A person, usually a child or young adult, dies by drowning every 90 seconds around the planet. Most drowning prevention initiatives do not assess the efficacy of the intervention. In this study, thirteen- to fourteen-year-olds had their level of water safety knowledge (covering cold shock, rips and tides) assessed before, just after, and 3-6 months after one, 25-minute water safety lesson on these topics. We evaluated the knowledge gained and retained on water safety “awareness” (i.e., knowledge of risks) and “confidence” in terms of knowing what to do in an emergency. The results demonstrated that the lesson significantly increased water safety awareness and confidence in pupils, and these benefits were retained for at least six months. We accept our hypothesis that theoretical, classroom-based instruction in water safety can improve the water safety awareness and confidence of children and may represent a “lesson for life.” Given the large numbers who drown around the globe annually, a lesson on water safety should be part of every national curriculum.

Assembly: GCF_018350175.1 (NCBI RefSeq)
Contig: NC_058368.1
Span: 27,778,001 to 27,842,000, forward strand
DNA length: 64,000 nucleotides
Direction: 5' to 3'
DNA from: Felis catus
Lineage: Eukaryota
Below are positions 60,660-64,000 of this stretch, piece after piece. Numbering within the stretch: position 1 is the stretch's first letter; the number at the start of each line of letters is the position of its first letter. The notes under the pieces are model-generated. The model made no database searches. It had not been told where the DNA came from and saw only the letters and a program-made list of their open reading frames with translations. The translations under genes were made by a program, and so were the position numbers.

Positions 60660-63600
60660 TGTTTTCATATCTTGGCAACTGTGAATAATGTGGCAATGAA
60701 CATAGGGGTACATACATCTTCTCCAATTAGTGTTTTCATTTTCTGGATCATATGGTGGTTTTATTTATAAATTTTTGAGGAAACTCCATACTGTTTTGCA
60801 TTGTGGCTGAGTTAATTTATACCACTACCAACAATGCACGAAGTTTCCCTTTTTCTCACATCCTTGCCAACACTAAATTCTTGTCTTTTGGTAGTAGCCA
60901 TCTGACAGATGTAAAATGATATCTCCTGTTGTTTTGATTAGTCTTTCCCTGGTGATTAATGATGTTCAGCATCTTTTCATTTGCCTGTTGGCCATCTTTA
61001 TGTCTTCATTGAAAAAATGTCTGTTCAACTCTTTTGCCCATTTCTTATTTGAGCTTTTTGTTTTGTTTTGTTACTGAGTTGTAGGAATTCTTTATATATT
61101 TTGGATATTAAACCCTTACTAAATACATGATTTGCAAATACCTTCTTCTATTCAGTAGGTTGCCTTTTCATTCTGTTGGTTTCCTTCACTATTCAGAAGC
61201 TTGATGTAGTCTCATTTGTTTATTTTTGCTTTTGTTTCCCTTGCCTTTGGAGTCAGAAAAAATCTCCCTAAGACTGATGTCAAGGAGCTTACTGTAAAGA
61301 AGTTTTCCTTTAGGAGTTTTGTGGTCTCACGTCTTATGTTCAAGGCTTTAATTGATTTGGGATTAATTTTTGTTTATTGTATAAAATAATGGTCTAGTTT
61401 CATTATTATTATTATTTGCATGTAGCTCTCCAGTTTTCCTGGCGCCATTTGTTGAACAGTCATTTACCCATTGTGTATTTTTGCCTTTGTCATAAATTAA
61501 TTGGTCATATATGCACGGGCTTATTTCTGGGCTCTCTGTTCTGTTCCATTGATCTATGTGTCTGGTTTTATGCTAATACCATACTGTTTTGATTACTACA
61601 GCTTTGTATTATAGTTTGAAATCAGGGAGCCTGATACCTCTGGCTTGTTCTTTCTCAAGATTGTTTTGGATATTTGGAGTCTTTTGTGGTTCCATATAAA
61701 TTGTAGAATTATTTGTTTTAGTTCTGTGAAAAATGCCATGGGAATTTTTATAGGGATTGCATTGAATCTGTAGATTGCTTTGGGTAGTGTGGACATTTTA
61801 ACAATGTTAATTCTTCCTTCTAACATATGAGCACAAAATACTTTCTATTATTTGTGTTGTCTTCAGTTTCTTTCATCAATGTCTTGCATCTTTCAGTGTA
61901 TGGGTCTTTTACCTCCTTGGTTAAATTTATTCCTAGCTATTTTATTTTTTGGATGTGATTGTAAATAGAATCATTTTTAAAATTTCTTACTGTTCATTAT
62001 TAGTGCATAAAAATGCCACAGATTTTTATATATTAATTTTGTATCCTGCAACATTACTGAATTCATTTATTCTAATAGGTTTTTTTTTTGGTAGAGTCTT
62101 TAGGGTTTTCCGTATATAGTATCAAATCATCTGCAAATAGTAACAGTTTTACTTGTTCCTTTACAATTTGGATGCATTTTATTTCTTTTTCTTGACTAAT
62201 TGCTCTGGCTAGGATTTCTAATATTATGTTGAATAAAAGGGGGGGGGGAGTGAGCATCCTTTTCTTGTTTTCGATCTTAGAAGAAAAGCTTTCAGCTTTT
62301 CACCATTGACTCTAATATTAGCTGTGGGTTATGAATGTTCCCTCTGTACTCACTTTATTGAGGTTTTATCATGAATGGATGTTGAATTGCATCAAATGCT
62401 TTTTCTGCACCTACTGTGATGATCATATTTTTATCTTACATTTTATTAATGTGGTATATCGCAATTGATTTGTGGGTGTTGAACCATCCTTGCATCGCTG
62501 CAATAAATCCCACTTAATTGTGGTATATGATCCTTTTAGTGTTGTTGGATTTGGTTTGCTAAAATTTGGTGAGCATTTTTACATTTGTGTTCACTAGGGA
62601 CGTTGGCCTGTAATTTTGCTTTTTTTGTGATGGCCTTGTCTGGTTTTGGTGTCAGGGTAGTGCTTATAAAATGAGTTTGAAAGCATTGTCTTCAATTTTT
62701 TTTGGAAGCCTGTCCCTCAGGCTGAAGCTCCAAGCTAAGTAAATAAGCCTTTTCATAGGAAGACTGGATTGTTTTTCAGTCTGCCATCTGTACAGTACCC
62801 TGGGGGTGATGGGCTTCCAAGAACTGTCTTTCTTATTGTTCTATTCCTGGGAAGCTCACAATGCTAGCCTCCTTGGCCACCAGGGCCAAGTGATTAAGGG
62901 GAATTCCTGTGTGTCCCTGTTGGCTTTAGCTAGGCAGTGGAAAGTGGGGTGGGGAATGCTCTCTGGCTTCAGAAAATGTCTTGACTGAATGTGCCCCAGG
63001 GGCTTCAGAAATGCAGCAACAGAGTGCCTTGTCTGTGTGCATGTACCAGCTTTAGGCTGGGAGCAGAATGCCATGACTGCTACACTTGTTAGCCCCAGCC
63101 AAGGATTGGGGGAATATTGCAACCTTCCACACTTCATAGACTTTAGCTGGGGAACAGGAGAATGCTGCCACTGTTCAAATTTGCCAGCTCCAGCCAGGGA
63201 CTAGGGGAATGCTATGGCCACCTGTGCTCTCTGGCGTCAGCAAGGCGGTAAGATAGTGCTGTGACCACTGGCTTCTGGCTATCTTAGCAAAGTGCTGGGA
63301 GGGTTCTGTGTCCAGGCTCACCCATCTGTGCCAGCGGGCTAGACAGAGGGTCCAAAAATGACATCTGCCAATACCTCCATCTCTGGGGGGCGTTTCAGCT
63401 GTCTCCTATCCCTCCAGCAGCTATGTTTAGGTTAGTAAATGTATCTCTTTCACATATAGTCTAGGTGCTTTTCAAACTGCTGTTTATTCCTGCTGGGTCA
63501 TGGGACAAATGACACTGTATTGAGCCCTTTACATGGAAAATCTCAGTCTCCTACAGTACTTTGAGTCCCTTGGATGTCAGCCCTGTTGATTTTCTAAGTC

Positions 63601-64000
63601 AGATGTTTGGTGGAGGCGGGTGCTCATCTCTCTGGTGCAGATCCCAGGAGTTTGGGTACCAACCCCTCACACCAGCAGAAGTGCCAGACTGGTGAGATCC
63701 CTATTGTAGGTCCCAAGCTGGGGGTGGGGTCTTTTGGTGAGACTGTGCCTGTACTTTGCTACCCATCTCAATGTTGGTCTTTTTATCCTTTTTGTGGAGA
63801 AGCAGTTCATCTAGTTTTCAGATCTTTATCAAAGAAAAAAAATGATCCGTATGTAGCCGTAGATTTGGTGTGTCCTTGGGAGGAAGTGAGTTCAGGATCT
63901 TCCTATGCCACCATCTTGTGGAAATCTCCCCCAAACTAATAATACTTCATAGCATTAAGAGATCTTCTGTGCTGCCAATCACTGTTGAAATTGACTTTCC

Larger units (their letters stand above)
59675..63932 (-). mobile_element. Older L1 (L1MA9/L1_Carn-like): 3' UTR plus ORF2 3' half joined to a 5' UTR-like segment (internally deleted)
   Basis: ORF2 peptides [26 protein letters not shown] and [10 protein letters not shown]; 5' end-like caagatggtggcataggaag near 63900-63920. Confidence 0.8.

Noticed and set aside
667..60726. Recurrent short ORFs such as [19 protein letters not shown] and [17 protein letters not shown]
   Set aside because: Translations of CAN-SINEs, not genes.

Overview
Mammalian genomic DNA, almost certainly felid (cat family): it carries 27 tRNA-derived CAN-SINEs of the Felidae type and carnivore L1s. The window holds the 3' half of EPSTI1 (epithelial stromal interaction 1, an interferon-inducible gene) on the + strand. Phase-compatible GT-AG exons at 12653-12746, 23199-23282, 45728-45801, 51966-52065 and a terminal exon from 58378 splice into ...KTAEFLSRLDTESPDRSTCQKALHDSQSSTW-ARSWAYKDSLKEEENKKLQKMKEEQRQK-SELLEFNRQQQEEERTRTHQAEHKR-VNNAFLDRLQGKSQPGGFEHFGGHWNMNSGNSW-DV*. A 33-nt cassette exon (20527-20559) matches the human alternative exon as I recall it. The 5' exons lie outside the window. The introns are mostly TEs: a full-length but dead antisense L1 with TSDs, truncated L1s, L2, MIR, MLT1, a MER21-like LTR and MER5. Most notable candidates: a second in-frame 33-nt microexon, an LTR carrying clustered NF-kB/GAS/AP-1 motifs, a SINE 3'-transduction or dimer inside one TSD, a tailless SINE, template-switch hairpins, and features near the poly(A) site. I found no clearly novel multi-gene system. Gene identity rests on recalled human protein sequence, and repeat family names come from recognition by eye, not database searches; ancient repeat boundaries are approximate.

|Journal||International Journal of Aquatic Research and Education|
|Early online date||15 Sep 2021|
|Publication status||Early online - 15 Sep 2021|
- drowning prevention
- water safety knowledge
- education program